Consider installing an 'Oil Safety Valve' (google it for more info), that will shut off the oil supply and prevent the tank from siphoning out in the event of a leak in the lines. You may also find that this is a code requirement. (some guys detest OSVs ... say they are more trouble than they are worth, but I'll take a little trouble over 250 gallons of oil siphoned out of my tank while I'm away at work!)
 
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Old 10-23-08, 08:02 PM
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Oil line

It sounds like you will be fine with the set up you describe. I do suggest using an OSV & Firomatic even if local codes don't require it. The coated copper is usually not required unless the tubing will be underground or in contact with concrete but again, check with the local authority.
 
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Old 10-24-08, 07:24 AM
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Guys thank you so much!

I'm going to order the Tigerloop and OSV right now.
 
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Old 10-24-08, 07:34 AM
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Originally Posted by Grady View Post
It sounds like you will be fine with the set up you describe. I do suggest using an OSV & Firomatic even if local codes don't require it. The coated copper is usually not required unless the tubing will be underground or in contact with concrete but again, check with the local authority.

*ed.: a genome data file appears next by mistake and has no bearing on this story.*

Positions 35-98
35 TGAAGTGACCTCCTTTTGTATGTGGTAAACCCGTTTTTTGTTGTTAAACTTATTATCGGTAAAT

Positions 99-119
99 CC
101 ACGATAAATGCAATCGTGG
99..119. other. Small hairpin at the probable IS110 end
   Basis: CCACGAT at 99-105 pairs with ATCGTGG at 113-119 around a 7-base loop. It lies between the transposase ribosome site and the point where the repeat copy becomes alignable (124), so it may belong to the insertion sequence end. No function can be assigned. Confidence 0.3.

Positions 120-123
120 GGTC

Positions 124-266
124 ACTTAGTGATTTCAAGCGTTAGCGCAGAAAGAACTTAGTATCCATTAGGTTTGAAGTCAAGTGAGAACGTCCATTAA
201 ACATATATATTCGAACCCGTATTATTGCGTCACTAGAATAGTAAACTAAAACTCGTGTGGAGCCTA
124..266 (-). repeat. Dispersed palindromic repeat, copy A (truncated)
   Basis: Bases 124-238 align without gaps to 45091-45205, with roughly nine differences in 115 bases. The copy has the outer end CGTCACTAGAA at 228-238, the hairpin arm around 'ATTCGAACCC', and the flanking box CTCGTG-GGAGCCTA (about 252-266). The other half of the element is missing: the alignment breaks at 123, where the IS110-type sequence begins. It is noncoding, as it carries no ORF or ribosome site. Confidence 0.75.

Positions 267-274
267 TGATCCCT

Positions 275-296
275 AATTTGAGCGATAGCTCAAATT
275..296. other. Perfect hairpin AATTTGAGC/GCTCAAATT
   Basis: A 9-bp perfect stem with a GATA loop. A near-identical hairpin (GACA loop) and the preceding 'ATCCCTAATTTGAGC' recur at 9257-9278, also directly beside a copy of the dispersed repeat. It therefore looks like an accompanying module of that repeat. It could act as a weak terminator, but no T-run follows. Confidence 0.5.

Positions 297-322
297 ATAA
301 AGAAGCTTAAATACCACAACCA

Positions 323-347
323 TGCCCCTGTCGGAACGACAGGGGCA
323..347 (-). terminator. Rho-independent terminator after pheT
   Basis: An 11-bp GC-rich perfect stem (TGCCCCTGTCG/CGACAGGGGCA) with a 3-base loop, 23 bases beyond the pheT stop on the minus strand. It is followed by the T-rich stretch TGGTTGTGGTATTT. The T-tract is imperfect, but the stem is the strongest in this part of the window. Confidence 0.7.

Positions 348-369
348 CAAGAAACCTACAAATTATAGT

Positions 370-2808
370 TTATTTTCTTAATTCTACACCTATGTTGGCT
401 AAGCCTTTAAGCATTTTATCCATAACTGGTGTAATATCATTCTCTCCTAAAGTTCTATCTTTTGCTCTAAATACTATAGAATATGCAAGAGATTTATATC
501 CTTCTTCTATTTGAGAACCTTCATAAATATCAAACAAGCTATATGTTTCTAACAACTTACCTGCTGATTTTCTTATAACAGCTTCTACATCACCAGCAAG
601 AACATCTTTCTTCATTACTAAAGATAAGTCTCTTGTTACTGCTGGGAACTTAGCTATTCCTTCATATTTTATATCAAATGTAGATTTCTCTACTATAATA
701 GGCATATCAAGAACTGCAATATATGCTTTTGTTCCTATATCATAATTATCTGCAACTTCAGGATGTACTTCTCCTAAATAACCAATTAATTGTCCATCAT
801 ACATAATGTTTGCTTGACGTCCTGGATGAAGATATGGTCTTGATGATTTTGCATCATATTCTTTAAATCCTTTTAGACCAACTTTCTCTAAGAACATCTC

When you say Firomatic what exactly are you referring to?
 
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Old 10-24-08, 02:01 PM
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The Firomatic is a shut-off valve with a soft metal handle which will melt away in case of fire and the valve closes.
With adding a firomatic valve, OSV valve lift and 40' of run watch your vacuum. You cannot exceed 12" See site page.
http://www.comfort-calc.net/Fuel_pump_vacuum.html
 
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Old 10-24-08, 02:08 PM
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Fire-o-matic

Sorry, that's a trade name often used genericly to describe a shut off valve with a fuseable handle. The purpose is to shut off the oil in case of fire. Here's a picture: